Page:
With the new year–and the inevitable resolution-making–fast approaching, I find myself thinking a lot about vices. In addition to revealing a lot about our society (why is lust a sin, again?), they make a fun lens for exploring evolution and neuroscience. After all, the reason that it’s so tough to stop boozing or sucking down cigarettes is because they–and other bad behaviors–are hijacking neural pathways that have, over the course of evolution, been perfectly honed to process pleasure.
Or take another particularly nasty human trait: schadenfreude, that small, private rush of glee that we may feel when someone else experiences a misfortune. As I write in a recent story in Scientific American Mind:
From an evolutionary standpoint, schadenfreude makes a lot of sense. The world is a competitive place, and an individual benefits, for in-stance, when a sexual competitor breaks a leg or a hunting rival falls ill. “Anytime someone suffers a misfortune, that’s an opportunity,” says social psychologist Richard H. Smith of the University of Kentucky. “Life is essentially relativistic; [others’] misfortunes are good for the self.”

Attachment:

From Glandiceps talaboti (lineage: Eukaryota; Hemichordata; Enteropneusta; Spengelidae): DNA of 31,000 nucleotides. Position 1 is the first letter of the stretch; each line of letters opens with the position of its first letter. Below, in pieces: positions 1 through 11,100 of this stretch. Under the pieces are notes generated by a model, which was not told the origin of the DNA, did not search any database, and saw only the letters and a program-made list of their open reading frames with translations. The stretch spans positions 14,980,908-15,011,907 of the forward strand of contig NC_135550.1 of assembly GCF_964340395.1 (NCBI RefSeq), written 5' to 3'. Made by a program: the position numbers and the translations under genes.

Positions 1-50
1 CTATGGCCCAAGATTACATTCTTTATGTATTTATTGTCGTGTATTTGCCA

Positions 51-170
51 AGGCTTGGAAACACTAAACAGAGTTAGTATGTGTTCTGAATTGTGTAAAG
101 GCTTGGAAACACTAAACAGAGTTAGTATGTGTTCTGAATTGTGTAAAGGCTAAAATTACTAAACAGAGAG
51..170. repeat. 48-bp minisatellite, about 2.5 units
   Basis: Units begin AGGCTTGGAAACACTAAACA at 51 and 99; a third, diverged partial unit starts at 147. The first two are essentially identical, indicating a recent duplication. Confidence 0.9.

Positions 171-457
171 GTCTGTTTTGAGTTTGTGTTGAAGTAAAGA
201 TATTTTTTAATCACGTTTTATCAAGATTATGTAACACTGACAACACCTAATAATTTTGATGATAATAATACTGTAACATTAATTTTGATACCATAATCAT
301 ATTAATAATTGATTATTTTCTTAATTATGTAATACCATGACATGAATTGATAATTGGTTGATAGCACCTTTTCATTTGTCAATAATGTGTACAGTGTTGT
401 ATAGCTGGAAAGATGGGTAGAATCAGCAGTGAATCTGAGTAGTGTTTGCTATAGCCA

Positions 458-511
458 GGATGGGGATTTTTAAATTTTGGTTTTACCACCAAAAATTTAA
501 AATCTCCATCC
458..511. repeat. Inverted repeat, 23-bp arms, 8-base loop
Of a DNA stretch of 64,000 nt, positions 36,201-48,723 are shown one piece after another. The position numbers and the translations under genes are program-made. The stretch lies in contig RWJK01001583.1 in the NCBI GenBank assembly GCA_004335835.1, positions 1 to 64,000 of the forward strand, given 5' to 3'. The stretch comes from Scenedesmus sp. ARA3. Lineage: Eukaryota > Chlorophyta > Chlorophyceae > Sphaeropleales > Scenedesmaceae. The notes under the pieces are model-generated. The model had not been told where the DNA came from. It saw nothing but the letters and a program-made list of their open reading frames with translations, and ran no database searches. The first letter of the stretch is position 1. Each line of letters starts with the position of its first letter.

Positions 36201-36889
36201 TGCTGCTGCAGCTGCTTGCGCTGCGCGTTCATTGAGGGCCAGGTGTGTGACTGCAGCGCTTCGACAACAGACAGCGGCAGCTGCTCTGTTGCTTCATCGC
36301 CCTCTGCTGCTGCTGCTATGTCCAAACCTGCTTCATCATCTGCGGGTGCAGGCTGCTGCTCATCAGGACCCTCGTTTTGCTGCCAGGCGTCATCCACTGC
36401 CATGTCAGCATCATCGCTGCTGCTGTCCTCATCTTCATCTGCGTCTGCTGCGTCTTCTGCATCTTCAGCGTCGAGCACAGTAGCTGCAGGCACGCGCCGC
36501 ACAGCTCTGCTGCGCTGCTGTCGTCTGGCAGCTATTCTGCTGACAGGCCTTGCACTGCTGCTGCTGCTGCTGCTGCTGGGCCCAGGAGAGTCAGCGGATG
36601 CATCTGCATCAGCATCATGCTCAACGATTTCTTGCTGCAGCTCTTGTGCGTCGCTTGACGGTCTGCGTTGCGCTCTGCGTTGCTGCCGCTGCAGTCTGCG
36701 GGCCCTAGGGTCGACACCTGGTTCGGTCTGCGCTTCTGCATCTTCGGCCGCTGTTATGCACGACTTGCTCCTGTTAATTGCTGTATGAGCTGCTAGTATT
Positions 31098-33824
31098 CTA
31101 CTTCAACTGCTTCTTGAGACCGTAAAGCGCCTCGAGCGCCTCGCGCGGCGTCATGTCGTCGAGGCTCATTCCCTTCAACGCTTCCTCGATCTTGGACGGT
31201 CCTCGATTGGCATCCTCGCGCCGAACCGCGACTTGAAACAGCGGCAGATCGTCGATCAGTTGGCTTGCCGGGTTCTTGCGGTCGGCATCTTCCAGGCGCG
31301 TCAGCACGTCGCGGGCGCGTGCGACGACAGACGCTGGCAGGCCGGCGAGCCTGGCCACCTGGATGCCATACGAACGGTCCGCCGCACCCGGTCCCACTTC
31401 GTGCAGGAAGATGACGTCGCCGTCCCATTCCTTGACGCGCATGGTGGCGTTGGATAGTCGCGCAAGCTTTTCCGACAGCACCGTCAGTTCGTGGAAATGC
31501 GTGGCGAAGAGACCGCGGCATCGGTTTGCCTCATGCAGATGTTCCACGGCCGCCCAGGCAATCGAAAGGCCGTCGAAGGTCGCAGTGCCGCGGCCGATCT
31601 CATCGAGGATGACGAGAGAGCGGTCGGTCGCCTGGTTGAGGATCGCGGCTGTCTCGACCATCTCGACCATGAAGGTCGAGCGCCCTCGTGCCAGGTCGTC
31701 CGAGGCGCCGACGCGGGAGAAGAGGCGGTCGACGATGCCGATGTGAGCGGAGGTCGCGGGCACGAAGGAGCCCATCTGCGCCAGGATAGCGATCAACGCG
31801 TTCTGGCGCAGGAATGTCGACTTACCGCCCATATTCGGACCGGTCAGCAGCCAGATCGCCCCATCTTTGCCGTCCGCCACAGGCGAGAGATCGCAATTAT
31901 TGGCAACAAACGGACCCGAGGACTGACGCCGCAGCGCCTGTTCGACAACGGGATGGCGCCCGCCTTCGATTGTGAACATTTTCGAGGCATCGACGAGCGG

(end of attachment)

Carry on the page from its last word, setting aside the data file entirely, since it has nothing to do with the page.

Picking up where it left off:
The story, called “Their Pain, Our Gain: Why Schadenfreude is Best Enjoyed in Groups,” looks at research into one particular kind of schadenfreude.
Most of the psychological research has focused on the schadenfreude that people feel toward individuals—such as when a girl who dissed you in high school goes through a nasty, high-profile divorce. But a few investigators are beginning to explore how schadenfreude plays out between rival groups, such as nations, political parties or sports teams. They are finding that such intergroup schadenfreude can be even more potent, and insidious, than individual schadenfreude. It may, in fact, be the first step toward more malicious group interactions, driving deep-seated prejudices that can ultimately lead to violence.
For more on what researchers are learning about intergroup schadenfreude, read the whole story (PDF).